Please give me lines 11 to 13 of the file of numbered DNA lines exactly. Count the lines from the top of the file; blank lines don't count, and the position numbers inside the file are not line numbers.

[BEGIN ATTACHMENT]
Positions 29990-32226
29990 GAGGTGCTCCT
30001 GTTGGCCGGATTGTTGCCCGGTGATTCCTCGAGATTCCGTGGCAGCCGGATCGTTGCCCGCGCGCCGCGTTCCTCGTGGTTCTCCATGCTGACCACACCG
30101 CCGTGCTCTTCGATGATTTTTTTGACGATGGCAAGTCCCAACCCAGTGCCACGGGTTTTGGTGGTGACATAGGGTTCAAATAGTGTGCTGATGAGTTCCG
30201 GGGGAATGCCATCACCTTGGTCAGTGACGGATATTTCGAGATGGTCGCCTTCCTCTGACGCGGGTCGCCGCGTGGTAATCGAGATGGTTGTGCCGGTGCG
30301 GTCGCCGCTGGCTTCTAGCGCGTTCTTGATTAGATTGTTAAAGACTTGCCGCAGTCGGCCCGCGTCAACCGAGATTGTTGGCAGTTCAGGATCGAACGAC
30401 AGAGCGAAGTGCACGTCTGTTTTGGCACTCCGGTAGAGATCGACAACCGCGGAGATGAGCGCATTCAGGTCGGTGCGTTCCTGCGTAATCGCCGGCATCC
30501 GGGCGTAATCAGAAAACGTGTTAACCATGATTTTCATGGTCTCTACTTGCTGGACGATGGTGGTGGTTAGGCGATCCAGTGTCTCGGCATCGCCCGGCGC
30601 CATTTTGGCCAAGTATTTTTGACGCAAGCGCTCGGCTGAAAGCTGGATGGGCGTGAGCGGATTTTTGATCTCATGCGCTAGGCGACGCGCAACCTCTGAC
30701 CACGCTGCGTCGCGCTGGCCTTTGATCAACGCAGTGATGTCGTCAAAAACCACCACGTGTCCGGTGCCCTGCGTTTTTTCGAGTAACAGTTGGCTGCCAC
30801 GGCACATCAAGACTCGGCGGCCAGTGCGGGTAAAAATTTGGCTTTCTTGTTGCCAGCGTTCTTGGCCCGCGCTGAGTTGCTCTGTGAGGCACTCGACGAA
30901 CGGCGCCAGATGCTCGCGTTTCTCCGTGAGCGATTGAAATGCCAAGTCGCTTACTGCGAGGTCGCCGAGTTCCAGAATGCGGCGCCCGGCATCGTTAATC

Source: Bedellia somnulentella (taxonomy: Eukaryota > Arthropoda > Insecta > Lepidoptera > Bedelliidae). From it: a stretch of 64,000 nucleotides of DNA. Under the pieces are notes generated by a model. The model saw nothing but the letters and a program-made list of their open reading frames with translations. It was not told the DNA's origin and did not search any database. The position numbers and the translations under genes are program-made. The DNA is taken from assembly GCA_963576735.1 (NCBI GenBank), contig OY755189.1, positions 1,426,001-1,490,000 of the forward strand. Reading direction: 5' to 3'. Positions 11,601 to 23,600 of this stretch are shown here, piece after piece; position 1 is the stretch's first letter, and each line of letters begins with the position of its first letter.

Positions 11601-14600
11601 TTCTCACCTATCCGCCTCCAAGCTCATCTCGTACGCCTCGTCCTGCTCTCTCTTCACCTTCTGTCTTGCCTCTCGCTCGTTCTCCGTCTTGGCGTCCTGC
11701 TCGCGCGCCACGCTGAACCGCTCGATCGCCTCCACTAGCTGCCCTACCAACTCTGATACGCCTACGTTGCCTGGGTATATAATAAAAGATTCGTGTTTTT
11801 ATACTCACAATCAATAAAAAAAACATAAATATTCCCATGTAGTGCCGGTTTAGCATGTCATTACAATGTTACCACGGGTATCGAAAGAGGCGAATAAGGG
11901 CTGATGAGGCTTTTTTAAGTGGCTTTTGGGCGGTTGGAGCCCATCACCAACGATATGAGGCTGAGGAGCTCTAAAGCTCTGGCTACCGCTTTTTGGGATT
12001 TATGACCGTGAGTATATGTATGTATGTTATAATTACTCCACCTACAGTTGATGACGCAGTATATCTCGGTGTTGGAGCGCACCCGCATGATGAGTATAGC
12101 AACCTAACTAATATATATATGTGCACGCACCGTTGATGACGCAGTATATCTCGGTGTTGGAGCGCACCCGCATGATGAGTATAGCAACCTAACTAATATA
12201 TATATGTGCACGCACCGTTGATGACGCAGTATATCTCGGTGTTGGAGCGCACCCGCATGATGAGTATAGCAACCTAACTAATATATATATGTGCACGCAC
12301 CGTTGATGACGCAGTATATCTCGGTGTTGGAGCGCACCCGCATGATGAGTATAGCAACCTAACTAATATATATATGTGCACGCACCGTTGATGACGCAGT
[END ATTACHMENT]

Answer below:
30801 GGCACATCAAGACTCGGCGGCCAGTGCGGGTAAAAATTTGGCTTTCTTGTTGCCAGCGTTCTTGGCCCGCGCTGAGTTGCTCTGTGAGGCACTCGACGAA
30901 CGGCGCCAGATGCTCGCGTTTCTCCGTGAGCGATTGAAATGCCAAGTCGCTTACTGCGAGGTCGCCGAGTTCCAGAATGCGGCGCCCGGCATCGTTAATC

Source: Bedellia somnulentella (taxonomy: Eukaryota > Arthropoda > Insecta > Lepidoptera > Bedelliidae). From it: a stretch of 64,000 nucleotides of DNA. Under the pieces are notes generated by a model. The model saw nothing but the letters and a program-made list of their open reading frames with translations. It was not told the DNA's origin and did not search any database. The position numbers and the translations under genes are program-made. The DNA is taken from assembly GCA_963576735.1 (NCBI GenBank), contig OY755189.1, positions 1,426,001-1,490,000 of the forward strand. Reading direction: 5' to 3'. Positions 11,601 to 23,600 of this stretch are shown here, piece after piece; position 1 is the stretch's first letter, and each line of letters begins with the position of its first letter.